Investors like the chosen strategy. Snacks sales grew by almost 8% last year, or 14%, over a two-year period, with growth across the entire snacks portfolio. Organic sales growth of the parent company will continue within 2%,

and operating margins will improve to reach 18-19% for FY 2022.

Conagra’s product synergy shows how different brands express their vision. But to break into the leadership of the highly competitive snack segment, manufacturers need sound dissent. R&D clearly needs a paradigm shift in thinking and doing things differently than traditional snacks or frozen foods.

“Blue oceans” can be hidden in some pretty unexpected places.

 

Pickled chips

 

A non-obvious and even daring example of this attitude to product innovation in the food industry is pickled cucumber chips.

People have always loved the aroma of pickled cucumbers in snacks, whether it’s potato chips or bread toasts. The classic “can version” has a strong shelf life and is in the $1.1 billion category last year.

But pickled “cucumber chips” are an excellent appetizer! This novelty is by no means primitive, if such a thought suddenly comes to someone’s mind. In fact, it is a product without calories and carbohydrates, convenient to consume and with a remarkable hit taste. Moreover, natural.

We all know that eating cucumbers from a jar is inconvenient and unhygienic. But pickled snacks in the form of chips will easily become something special, especially in gas station stores and c-stores.

Vlasic created single-grade pickle material slices, which are vacuum-fried chips made from pickled cucumber slices. The resulting product tastes absolutely fantastic.

Such a decision requires a bold approach, flexible innovation and visionary novelty. But it claims to minds and wallets in a category that grows by 6% annually.

As a result, an unusual product wins at points of purchase. The drivers are the right price and packaging, as well as the choice of sales channels. Namely, wherever snacks are sold.

While Vlasic doesn’t compete in the big chips categories, the brand is building a big snack business with strong innovation by focusing on “unusual strategic categories.” At the same time, having received as a bonus a huge opportunity to enter the market next year.

 

New old

 

Virtually all food categories today are supported by strong consumer trends around protein, plant-based nutrition, and what experts call “tolerable indulgence.” In the sense, “so delicious, so as not to harm.”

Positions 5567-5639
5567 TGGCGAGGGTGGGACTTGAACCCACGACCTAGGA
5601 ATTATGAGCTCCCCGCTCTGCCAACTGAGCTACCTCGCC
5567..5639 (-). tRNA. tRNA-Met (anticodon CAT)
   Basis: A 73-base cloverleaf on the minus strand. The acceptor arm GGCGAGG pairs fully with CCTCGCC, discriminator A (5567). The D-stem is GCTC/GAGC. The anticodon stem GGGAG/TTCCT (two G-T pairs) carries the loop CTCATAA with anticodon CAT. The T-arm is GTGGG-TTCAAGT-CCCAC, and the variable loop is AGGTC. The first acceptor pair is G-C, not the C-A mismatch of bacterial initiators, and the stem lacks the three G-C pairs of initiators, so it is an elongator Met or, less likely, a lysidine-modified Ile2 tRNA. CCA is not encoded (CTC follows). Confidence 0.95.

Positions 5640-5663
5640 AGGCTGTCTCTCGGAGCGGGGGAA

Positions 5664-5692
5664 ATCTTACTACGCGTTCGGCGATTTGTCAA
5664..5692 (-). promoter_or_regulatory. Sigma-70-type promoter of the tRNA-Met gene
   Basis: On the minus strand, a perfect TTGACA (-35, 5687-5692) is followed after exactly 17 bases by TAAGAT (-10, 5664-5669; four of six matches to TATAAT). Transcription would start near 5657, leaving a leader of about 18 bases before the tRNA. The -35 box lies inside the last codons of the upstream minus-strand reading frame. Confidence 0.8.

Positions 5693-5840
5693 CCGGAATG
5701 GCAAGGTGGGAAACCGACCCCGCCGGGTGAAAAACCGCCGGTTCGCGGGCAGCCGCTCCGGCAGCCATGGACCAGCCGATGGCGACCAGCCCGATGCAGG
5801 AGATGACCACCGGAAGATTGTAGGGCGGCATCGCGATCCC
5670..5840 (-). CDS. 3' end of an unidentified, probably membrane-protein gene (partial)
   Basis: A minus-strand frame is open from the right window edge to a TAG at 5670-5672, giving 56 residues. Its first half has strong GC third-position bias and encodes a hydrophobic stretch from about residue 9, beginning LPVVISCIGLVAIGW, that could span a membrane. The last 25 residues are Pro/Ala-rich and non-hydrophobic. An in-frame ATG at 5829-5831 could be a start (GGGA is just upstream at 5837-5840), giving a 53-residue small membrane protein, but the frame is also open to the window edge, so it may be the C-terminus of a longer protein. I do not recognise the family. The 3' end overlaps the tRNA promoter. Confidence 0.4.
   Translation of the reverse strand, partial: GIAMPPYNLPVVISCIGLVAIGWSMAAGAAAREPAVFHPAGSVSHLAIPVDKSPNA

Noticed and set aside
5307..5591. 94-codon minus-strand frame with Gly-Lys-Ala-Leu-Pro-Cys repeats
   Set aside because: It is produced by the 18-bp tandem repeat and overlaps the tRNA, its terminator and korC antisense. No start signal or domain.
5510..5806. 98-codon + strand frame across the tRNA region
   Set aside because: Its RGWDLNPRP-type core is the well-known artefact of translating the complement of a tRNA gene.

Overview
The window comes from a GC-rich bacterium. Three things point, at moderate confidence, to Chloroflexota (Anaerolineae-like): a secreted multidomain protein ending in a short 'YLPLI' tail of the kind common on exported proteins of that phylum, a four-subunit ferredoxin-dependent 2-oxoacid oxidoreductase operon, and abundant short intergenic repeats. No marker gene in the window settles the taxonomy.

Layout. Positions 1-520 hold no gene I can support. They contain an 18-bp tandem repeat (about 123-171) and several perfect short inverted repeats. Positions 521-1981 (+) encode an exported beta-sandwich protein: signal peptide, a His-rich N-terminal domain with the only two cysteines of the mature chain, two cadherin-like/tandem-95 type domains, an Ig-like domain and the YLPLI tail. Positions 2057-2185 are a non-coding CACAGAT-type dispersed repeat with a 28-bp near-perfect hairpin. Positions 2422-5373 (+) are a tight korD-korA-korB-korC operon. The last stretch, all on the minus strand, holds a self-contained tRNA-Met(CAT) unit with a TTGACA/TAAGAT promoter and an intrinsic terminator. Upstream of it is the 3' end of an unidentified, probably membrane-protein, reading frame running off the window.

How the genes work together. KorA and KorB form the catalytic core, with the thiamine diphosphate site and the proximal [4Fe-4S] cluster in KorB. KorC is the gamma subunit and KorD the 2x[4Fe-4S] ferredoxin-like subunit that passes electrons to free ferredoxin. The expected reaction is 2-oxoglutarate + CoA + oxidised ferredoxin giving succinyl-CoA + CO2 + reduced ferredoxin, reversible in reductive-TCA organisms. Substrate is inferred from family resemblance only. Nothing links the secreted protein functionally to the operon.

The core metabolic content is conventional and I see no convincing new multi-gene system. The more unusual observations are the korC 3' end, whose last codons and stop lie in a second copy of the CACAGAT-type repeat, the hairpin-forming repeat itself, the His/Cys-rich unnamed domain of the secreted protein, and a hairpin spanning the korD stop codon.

Digging deeper into the new plant-based snack format, the David brand’s experience of combining protein-based or plant-based snacks opens up the huge $13 billion category. Their recent launch of “seeds in a new format” is worth stopping by.

Let’s face it, not everyone eats sunflower seeds. Therefore, for those who were stopped by this type of snack, David created a new format for the classic snack. Breathing fresh air into the old “seed cluster”, David paired sunflower seeds with fruit for a dense, protein-packed, nutrient-dense snack.

The novelty with energy content cannot be called classic seeds. It is a high-protein, low-sugar food that is perfect for the paleo and keto lifestyle.

 

Not for health  …

Echoing David, the Duncan Hines brand also showed an important message with its product vision: for sales to grow, products must break out of their outdated formats.

A striking example of this approach is their new Duncan Hines Perfect Size for 1. Historically, the brand of cake mix is in the best traditions of another powerful DIY trend that deserves a separate story. The new Duncan Hines app is a quick fix for a sybaritic snack.

Along with the popular version of the unicorn-style pudding cookie (yes, still a hot topic), Duncan Hines has taken the market by storm with their Oreo cookie-bite instant cake mixes, a timeless co-branding partnership theme that works great in FMCG.

And if someone “does not have enough health”, then there is more than enough pleasure here. In addition, many of the new snacks that we have listed could easily be considered as contenders for display in the center of the store. Before that, they were locked in their archaic borders, exploited for years. Now a huge space for demand is opening up for them.

This is exactly what consumers will want. But not only. A huge backlog for the industry is brought by micronutrients. Let’s take a closer look at this trend.

 

Micronutrients in focus

 

Interest in micronutrients, including adaptogens, electrolytes and postbiotics, has grown by +2355% over the last year, according to Tastewise, an Israeli analytical company. Today, as ingredients, they claim center stage in packaged foods and beverages.

As information on postbiotic benefits becomes more widely available and interest in these micronutrients expands beyond traditional consumer niches, brands that manage to incorporate them into the DNA of their snacks will gain a significant competitive advantage.

Desirable consumer audiences such as women, millennials, and all consumers of one of the most difficult, but one of the most active consumer categories, the growing market force of “Generation X”, which we recently covered, are currently showing the highest interest in this category. It’s not even worth thinking about in which direction the attention of teams of product managers, technologists and marketers should be directed.

For brands with a proactive eye for product innovation, next year could easily be a major breakthrough. All you have to do is pay attention to how to integrate global macro and micro trends into your developments, filling your product vision with new meanings.

Still to find an idea, but each of our reviews is filled with inexhaustible ideas and examples of new products. At the turn of the years, another positive scenario for the sector of “healthy” snacks is added to them.